Neutral to Remote Earth Voltage Analysis – North Randolph – Fox Lake – North Beaver Dam Transmission Line - American Transmission Company
A 1-mile underbuilt section of a distribution feeder neutral was instrumented and approximately voltages and currents measured for 52 different energization and connection configurations, such as the following: with the transmission line energized and de-energized; with the overhead distribution feeder in service and with it replaced by a buried feeder; with the customer neutrals isolated and connected to the primary neutral; with the feeder neutral isolated and connected to the remainder of the distribution system; with the neutral connected to the static wire by means of a temporary jumper at each end of the feeder and without the jumper; with the transmission shield wire interrupted at each end of the feeder and continuous. Good agreement was obtained between the computer model and the field data.
Neutral to Remote Earth Voltage Analysis – Duplainville Transmission Line Project – American Transmission Company
A 138 kV transmission line was energized with both zero and positive sequence 65 Hz currents and computer model predictions of induced neutral current and neutral-to-earth voltage were compared with those measured with a dynamic signal analyzer. Given the urban environment and unknown customer grounding, computer model predictions matched measured data quite well. New methods of measuring steel pole ground resistances were also tested.
Glenbrook – Norwalk Electromagnetic Interference Study – Northeast Utilities Service Companies
This AC interference mitigation study involved an 8.8-mile, double-circuit, 115 kV, buried, solid dielectric cable line running parallel to an electrified railroad, gas pipelines, and water pipes. SES’s mandate was to investigate the electromagnetic interference caused by the proposed 115-kV underground cables during load and fault conditions and to design appropriate corrective measures. By building a comprehensive electromagnetic interference model, including the mitigative influence of metallic infrastructure in the surrounding suburban area, SES demonstrated that no corrective were required.
Bethel-Norwalk Extended Electromagnetic Compatibility Analysis - NorthEast Utilities Service Company

Middleton-Norwalk Electromagnetic Interference Study - NorthEast Utilities Service Company & The United Illuminating Company

Sinistre de Pointe du Lac Suite à la Destruction d’une Conduite de Gaz par Interférence Electromagnétique - Gaz Metropolitan

Scoping Document for the Middleton to Norwalk Electromagnetic Interference Study - NorthEast Utilities & The United Illuminating Company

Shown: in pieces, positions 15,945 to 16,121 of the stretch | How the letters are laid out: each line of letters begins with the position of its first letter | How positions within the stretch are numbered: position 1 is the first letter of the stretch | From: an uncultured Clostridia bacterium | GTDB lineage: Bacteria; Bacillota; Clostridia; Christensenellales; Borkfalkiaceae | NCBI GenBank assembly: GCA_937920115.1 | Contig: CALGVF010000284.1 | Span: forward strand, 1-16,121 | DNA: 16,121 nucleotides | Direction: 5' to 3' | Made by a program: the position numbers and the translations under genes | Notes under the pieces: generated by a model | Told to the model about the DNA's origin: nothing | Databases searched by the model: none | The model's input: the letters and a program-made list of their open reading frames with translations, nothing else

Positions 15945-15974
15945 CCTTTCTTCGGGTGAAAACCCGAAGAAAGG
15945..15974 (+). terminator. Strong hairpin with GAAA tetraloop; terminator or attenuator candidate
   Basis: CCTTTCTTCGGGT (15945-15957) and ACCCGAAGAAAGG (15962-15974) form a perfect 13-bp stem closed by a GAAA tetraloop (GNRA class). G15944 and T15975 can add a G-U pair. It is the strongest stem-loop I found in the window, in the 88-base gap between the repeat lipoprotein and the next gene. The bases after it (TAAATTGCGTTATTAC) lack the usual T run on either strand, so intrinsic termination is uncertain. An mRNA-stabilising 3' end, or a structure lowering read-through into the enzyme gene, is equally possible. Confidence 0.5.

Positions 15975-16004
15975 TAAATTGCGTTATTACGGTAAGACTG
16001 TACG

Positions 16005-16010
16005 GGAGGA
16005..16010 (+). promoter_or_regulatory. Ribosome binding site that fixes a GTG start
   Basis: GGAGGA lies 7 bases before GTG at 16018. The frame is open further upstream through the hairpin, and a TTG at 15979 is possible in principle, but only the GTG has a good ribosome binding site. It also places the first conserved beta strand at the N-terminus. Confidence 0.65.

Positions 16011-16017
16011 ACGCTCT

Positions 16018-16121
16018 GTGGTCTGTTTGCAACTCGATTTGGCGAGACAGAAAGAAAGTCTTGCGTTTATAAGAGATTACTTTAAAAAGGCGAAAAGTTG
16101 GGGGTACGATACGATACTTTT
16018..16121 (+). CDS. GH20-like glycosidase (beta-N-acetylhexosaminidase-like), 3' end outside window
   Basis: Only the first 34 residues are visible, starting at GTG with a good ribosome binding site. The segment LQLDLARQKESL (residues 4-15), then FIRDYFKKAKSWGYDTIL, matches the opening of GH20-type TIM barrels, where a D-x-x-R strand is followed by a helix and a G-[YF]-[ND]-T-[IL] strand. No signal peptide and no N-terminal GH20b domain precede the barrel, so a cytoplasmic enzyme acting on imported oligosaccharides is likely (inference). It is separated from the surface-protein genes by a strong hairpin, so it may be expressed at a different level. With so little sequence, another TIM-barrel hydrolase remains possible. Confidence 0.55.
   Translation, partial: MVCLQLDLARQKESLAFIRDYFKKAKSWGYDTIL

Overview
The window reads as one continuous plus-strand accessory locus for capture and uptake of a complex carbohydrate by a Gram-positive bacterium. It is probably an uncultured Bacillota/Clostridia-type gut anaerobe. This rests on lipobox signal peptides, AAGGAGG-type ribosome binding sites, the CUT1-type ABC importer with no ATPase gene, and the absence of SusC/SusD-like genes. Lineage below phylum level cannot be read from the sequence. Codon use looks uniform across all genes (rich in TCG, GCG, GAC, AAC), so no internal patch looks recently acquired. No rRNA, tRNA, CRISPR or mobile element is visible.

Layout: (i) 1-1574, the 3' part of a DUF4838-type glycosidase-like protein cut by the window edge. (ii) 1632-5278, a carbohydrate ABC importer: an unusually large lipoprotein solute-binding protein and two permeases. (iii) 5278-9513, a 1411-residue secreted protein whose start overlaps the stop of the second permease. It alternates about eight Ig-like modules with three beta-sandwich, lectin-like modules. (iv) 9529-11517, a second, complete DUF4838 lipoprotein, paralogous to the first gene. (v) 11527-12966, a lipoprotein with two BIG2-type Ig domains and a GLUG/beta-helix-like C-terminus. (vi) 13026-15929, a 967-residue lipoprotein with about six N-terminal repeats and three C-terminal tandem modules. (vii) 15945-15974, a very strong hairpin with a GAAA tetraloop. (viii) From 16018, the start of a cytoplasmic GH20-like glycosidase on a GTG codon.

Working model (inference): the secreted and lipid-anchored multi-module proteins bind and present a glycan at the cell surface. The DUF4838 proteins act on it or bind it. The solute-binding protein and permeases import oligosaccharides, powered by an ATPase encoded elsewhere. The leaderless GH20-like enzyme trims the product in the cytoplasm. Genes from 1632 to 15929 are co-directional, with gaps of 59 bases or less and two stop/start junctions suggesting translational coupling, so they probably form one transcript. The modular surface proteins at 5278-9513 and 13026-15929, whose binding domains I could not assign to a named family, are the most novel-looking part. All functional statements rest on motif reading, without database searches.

Progress Energy FGT Loop G Florida Rock Review
This project analyses the effect of the addition of a tap, an associated valve and a metering and regulating station, along with a substantial length of pipe to a large high pressure natural gas line subjected to ac interference.

It is known that AC interference along a large diameter natural gas main running parallel to high voltage transmission lines results in a pattern of pipe-to-soil voltages along the length of the pipeline, which are influenced by abrupt changes in magnetic field coupling between the overhead lines and the pipeline. These are typically brought about by deviations in the overhead line or pipeline routes, crossings between these, large load drops, fault occurrences, changes in static wire type, changes in soil resistivity, phase transpositions, and other such factors. On the other hand, the effects of taps and the associated aboveground structures at nearby metering stations, which can capture magnetic flux, while at the same time depressing pipeline ground resistance per unit length, have not been studied. The objective of this study is to examine the performance of a system with and without such interfering factors, assess the magnitude of the discontinuities that they can produce, and determine what remedies can be applied.
NRI 345 kV Line/ M&N Pipeline Maine – New Brunswick
Project for Duke Energy and Bangor Hydro in collaboration with Corrpro Companies to study the influence of the proposed Northeast Reliability Interconnect (NRI) 345 kV transmission line on the existing Maritimes & Northeast (M&N) pipeline, throughout the proposed joint-use corridor, known as the “Consolidated Corridor Re-Route,” which runs for a distance of approximately 86 miles, from Orrington Substation, in the State of Maine, to the Canadian Border, near Baileyville, Maine. The mandate of the authors was to create detailed computer models of the interacting utilities and explore, in a rapid and approximate manner, by what practical means voltages transferred to the pipeline could be maintained within satisfactory limits, during anticipated worst case steady state and short-circuit conditions. This was achieved by creating a custom, automated version of the Right-of-Way Pro software package.
Atlantic-Delmar 60/115 kV Transmission Line Electromagnetic Compatibility Analysis
As part of an AC interference study, prepared for Pacific Gas & Electric, between two 60 kV transmission lines and two railroad tracks, results from the Right-of-Way Pro and MultiFields software packages were compared and a parametric analysis was carried out. Induced voltages computed by the two software packages for similar models agreed reasonably well. However, the addition of nearby network of municipal water pipes and 12 kV distribution line neutrals in the HIFREQ model made it possible to demonstrate that induced voltages were significantly different than would otherwise have been expected: maximum variations of ±20% were observed between the two models, during worst case load conditions. For the parametric analysis, parameters such as ballast resistance, train position, train length, rail unbalance, track-connected equipment impedances, power line current unbalance, power line phase arrangement, and overhead ground wire connections were studied. It was found that for rail-to-rail voltages, the worst case ballast resistance is a function of the impedances of the track-connected equipment and does not occur, as intuition might have it, for the maximum ballast resistance. A new method of using an overhead ground wire to reduce AC interference during fault conditions, without a corresponding increase during load conditions, was developed.